My computer was broken when Doom came out.
There I was, with this shiny, super-fast 486 DX2-66 that my dad had bought from the computer company he shared his offices with, and it was friggin’ broken while all of my highschool friends were excitedly sharing stories about how cool this new “Doom” game was. I had never paid much attention to Wolfenstein 3D, preferring the more “sophisticated” RPG games of the time, but Doom was impossible to ignore. PC Player loved it, my friends were loving it, and I, too, was aching to play. Doom didn’t just look like a dumb shooter game that I could pass on in favor of the likes of Ultima Underworld. Doom was an irresistible high tech horror techno dungeon.
Of course I joined the fray as soon as my PC returned from what would turn out a boot sector virus-induced hiatus. A short while later, my neighbor and I were regularly carrying our computers and monitors back and forth so that we could play coop and deathmatch via null-modem cable. Doom added a whole new set of words and experiences to our gaming vocabulary: terms like “fragging” and “coop play” had never existed for us until we played Doom. Doom was cool.
Initially, Doom 2 didn’t live up to that experience. It was more of the same, and I found the level design to be lacking; in fact, I have never finished a playthrough of the original Doom 2 campaign. (Shocking but true.) When I bought my first modem in 1995, my friend and I had moved on to playing Heretic deathmatch instead. The first level I ever made after downloading WadEd from was actually a Heretic map. Nothing ever came of it, it was just a test room with a bunch of walls and objects. But of course I was hooked on making these maps immediately – years of using the 3D Construction Kit and playing dungeon crawlers had laid that foundation.
My optimism was boundless, my confidence unshakable. Of course I could make levels that were just as good as the official Doom maps. Of course my levels would be the best custom maps out there. I wouldn’t release anything less. That cockiness must have been annoying to my friends and contemporaries, but with this self-assurance also came the benefit of high standards. I took pride in what I did, never quite believed that my work was good enough, and only presented it to the world when I was confident that it might entertain people.
After a couple of years, I had made a highly regarded single player episode (The Troopers’ Playgound) and contributed to the quintessential megaWAD of the time, Memento Mori 2. I was also operating a national Doom deathmatch league via the FIDONet DOOM.GER forum. Several friends and I threw regular LAN parties in which we played deathmatch all night. Doom 2, after the brief initial let-down, was a major part of my life, and those were fun times.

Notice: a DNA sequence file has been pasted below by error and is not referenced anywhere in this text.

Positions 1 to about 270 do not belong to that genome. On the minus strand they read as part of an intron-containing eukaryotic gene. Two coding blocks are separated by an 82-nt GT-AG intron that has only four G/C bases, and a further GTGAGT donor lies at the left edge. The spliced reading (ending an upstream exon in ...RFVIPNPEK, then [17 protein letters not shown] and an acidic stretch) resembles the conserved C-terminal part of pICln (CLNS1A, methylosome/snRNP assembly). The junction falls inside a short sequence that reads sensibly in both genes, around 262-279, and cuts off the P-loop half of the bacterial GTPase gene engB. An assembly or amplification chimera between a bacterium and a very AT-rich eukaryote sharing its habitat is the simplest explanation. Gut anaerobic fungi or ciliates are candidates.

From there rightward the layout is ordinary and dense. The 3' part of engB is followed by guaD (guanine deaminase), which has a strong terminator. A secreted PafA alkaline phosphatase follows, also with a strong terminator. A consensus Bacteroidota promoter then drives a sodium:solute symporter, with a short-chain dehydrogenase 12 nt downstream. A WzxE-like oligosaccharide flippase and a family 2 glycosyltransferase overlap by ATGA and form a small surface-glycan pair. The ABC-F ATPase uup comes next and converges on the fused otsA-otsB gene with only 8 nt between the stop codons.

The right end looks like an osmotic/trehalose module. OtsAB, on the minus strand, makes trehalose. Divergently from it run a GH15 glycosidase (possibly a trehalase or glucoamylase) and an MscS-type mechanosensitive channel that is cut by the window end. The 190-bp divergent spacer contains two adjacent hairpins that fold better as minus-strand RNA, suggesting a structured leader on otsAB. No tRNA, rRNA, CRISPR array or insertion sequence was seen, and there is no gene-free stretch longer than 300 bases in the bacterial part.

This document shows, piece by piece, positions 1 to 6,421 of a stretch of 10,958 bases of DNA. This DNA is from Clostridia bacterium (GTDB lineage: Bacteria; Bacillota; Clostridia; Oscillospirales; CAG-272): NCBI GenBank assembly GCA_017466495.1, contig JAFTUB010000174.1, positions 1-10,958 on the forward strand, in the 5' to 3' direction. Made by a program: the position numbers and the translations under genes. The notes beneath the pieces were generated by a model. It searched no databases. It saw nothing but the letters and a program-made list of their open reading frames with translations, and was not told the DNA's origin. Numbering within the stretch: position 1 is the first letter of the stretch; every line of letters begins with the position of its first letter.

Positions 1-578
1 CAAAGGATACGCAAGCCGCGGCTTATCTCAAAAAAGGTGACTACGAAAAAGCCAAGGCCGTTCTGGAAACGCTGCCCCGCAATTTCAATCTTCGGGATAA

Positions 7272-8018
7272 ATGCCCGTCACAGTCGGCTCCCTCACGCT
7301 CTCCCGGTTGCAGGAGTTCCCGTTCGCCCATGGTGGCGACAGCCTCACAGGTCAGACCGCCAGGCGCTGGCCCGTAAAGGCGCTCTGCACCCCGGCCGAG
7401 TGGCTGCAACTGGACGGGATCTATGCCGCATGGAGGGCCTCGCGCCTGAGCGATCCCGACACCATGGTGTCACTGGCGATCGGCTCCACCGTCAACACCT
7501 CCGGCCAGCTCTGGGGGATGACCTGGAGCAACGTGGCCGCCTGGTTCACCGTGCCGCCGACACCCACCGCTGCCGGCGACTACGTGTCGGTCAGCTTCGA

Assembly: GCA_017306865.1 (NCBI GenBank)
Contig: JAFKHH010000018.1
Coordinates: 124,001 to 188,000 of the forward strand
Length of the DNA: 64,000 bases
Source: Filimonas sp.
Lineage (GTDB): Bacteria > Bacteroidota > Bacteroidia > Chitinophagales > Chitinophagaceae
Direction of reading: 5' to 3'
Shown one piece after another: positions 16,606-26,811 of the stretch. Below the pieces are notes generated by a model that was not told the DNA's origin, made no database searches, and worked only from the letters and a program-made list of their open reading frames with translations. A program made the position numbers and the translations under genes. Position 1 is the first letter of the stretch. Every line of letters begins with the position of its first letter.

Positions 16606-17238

There’s many reasons why Doom had such a strong editing community, not the least of which was its unprecedented modability. Superb 3D graphics and visceral gameplay had drawn us in, but the enemy/weapon design was the real reason for Doom’s longevity as a single-player game: Doom had a finely tuned bestiary of differing enemy classes and projectile types, with almost infinite potential for creating new combinations. There were weak enemies with hit-scan weapons that could take out the player from across the room. And there were enemies with slow-moving projectile attacks that could be dodged by the skilled player. Every time you opened a door in Doom, you would scan the room and create a plan of attack for that area, changing weapons according to the enemies you were fighting and the order you wanted to eliminate them in. Shotgun zombies in the back of the room and a Cacodemon (“flying tomato”) in the front? No Problem! Just position yourself between the Cacodemon and the Zombies and whip out the chaingun! The zombies would shoot the demon in the back, and as you unleashed a hellfire of bullets on the Cacodemon he’d have almost no chance to ever even shoot back. Then you’d change to the single barrel shotgun to take out the zombies in the back.
We had a lot of fun mixing things up, and the best Doom single-player maps kept pushing this highly refined interplay of enemies and weapons to heights never imagined. To this day the supposed spiritual successors of Doom have not reached the same level of depth. Sure, Serious Sam knew how to throw tons of enemies on the screen. But it did not come close to Doom’s level of enemy and weapon interplay.
I was hanging on to Doom editing as long as I could, and fittingly my last editing work would show up in Requiem, which arguably turned out to be the swan song of the traditional Doom editing culture. There’s plenty of reasons why Doom has such a strong legacy, and even today people are still playing the levels.
This page is dedicated to everybody who was part of the great Doom era of the 90s. It is dedicated to those who are just now discovering the game for themselves. And it is dedicated to everybody who is keeping the legacy alive. Doom spawned countless professionals who are now major contributors to the gaming industry. Its lessons still inform my fundamental ideas on game design. I hope we all keep enjoying the game (and that we keep learning from it)!